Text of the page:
Driftwood

Torchwood: Adrift

Adrift was the kind of episode that Torchwood should be doing week in week out, an episode that couldn’t be done in the Doctor Who universe unlike the previous episode, which with hindsight probably would have worked better in the parent series. I think the show works better when it does episodes that aren’t right for Doctor Who, but are right for Torchwood, otherwise you might as well have 13 more episodes of Doctor Who and have the Torchwood team in the main cast like UNIT were back in the seventies (which is something a lot of Doctor Who fans would prefer methinks!).

This is also one of the few episodes where the rift itself is central to the plot, and it is considered that the rift might not just let stuff in from other universes, but take people the other way as well. I would have thought that the chances of this happening were not as remote as they would have us believe, but perhaps nobody really noticed, or cared, until Gwen came along and asked the question? Well you never know!

One one level the story was just about a young lad who went missing and his mother’s unending search for the lad, and on another it is about the reality of life living on top of a space/time rift and the fact that sometimes it is better not to know the whole truth about things. After all they say ignorance is bliss and certainly by the end of the episode the boy’s mother was not full of the joys of springs at finding her son, rather the opposite in fact.

It was quite an interesting dilemma, because, on the one hand, Nikki (an excellent performance from Ruth Jones) wanted to know that Jonah was safe, but was not able to comprehend what he had turned into in, from her perspective, the seven months that he had been gone, rather than the decades that Jonah had spent on the other side of the rift, and she simply could not cope. I mean you do have to feel for her, as her kid was fifteen years old just seven months ago, and is now middle aged, scarred, bald and looks like the bloke who used to the paramedic in the first series of Casualty. I mean what would you do if that happened to you?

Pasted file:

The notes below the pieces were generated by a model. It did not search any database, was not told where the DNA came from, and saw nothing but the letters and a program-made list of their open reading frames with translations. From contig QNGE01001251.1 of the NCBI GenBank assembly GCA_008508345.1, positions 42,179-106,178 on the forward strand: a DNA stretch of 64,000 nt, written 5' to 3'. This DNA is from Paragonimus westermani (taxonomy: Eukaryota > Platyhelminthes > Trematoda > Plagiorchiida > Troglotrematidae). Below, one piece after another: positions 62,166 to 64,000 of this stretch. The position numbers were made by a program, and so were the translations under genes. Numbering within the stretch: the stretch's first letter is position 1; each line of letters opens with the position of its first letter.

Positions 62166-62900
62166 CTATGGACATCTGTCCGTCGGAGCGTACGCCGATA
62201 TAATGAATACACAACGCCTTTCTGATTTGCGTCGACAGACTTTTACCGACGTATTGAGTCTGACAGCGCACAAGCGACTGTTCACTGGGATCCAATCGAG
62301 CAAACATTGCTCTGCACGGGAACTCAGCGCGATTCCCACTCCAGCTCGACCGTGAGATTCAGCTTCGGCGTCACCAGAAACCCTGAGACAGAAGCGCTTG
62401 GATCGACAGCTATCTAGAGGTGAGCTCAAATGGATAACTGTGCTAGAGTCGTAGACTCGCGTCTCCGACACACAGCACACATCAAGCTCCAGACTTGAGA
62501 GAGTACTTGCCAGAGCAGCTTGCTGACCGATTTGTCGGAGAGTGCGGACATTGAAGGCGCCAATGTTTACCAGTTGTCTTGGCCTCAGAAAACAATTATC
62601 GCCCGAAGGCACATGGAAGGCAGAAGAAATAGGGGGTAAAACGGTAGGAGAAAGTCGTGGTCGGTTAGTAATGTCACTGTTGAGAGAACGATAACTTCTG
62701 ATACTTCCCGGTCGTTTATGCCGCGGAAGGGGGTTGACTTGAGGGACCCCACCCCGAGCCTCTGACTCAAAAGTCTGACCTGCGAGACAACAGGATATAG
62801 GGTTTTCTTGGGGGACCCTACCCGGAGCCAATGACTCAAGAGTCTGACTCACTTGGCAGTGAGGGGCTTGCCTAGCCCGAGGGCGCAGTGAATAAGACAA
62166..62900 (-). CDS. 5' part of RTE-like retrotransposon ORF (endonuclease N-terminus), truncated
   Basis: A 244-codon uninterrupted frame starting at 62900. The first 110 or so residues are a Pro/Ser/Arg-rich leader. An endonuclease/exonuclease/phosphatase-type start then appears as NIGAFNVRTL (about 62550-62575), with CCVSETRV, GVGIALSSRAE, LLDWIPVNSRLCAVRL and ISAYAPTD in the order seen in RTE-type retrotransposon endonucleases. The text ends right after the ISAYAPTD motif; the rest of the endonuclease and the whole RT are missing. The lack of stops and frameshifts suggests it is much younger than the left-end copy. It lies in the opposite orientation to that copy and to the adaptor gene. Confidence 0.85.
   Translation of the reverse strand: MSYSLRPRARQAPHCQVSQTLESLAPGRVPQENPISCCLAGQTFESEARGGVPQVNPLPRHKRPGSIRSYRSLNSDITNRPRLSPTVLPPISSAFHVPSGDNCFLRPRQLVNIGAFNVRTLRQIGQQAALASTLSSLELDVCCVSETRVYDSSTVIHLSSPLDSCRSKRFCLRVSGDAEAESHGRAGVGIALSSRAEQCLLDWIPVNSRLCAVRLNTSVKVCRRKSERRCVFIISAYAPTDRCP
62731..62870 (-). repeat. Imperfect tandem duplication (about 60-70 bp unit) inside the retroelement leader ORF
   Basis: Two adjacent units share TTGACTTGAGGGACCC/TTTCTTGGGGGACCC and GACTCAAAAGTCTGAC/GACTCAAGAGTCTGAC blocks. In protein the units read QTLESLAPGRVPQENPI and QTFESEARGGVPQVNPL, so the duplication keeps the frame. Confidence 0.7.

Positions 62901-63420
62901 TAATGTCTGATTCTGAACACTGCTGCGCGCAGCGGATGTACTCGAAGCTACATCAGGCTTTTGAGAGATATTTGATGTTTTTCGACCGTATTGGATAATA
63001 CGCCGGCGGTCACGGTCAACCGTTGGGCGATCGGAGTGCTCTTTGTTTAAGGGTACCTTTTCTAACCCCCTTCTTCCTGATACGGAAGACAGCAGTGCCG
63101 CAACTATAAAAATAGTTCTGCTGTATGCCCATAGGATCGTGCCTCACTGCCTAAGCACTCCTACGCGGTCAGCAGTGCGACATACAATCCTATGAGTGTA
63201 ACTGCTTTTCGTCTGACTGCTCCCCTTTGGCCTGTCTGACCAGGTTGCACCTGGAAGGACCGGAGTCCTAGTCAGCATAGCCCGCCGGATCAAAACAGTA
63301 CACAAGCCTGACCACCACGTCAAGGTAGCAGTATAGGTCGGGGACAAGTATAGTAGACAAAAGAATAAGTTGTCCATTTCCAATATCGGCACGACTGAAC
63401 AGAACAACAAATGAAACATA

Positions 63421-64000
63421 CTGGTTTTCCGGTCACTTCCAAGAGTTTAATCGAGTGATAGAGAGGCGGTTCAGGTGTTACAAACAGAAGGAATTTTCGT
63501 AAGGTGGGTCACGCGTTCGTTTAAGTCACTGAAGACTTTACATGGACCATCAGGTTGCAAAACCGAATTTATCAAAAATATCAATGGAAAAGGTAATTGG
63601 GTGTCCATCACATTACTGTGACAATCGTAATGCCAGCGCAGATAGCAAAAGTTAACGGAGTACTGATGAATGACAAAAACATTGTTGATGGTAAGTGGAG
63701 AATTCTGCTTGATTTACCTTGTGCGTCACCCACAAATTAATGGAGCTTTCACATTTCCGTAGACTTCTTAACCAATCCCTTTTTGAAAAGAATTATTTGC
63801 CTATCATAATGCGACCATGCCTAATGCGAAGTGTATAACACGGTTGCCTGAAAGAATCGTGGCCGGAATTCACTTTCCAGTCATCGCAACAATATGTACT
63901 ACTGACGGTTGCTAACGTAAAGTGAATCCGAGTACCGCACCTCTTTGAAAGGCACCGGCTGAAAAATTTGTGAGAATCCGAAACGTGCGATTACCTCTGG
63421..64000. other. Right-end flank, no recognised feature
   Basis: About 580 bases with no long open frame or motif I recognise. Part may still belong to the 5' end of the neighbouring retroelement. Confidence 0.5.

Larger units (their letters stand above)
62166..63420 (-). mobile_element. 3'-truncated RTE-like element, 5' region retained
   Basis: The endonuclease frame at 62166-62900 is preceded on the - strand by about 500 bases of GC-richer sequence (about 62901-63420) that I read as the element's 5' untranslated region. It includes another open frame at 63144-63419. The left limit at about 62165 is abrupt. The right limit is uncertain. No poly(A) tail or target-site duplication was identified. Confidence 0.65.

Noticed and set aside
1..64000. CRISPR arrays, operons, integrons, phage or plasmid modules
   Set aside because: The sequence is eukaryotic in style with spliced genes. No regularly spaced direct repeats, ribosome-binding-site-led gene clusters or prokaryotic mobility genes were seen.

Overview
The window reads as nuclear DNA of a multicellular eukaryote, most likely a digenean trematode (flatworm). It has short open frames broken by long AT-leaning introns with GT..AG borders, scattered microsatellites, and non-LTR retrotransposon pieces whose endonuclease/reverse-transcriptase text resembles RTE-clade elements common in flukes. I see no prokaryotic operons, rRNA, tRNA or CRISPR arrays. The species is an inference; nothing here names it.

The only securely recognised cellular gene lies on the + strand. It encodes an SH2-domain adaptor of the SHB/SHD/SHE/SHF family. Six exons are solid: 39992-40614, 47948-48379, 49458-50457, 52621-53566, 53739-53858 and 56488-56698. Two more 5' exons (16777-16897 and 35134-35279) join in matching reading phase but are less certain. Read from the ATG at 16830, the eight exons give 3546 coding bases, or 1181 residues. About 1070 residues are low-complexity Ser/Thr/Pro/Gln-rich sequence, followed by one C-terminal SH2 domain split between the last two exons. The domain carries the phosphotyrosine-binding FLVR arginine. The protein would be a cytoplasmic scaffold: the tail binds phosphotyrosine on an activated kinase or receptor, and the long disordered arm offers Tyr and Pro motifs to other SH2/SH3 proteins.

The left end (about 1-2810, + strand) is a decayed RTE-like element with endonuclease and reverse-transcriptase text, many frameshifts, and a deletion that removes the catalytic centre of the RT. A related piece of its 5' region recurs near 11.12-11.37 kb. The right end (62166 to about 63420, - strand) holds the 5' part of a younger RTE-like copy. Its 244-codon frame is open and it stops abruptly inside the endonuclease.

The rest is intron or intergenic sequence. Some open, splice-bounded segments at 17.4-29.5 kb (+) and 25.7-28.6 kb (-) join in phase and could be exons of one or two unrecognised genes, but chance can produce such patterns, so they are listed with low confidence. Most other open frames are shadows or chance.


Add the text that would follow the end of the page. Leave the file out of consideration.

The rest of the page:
Captain Jack came across as a right bastard for most of this episode what with his indifference to Gwen’s insistence that it was the rift that had taken them, and that they hadn’t just disappeared. Note that he did not disagree that the rift might have had something to do with their disappearance at the time but his point about what could they do was a very valid one, because really, in all honesty, what could they have done, not knowing where they had gone or if they would ever return? The answer is nothing, nada, zilch.

Of course it turned out that Jack had known about it all along but had decided to keep it from the other members of Torchwood, well from Gwen at least. Perhaps the others knew about but wouldn’t have gone on a one woman crusade to reunite them with their loved ones like Gwen did, and I think that Jack knew that was what she would try to do, which is one of the reasons why he did it. He kept this fact from the rest of the team because he knew what might happen if they found out.

Once the place had been discovered he decided to let Gwen be hoist by own petard, as it were, and actually make things worse rather than making them better. His look at the end of the episode when Gwen was putting all of the files away spoke volumes. Jack is not the Doctor and sometimes he doesn’t have all the answers and can’t always help people, in the way that people think that he should be doing.

Chris Chibnall answered all of his critics with his script for this episode, which was the best episode he had written to date and easily one of the best Torchwood’s so far. I always knew that Chibnall was a good writer, and not the Anti-Christ as he has been to a lot of Torchwood and Doctor Who fans, and am glad that he was finally earned his spurs amongst fandom.

At the end of the episode when Gwen was in tears, so was my wife, and she was not the only one, as I found out when I looked on the Facebook Torchwood group the following day.

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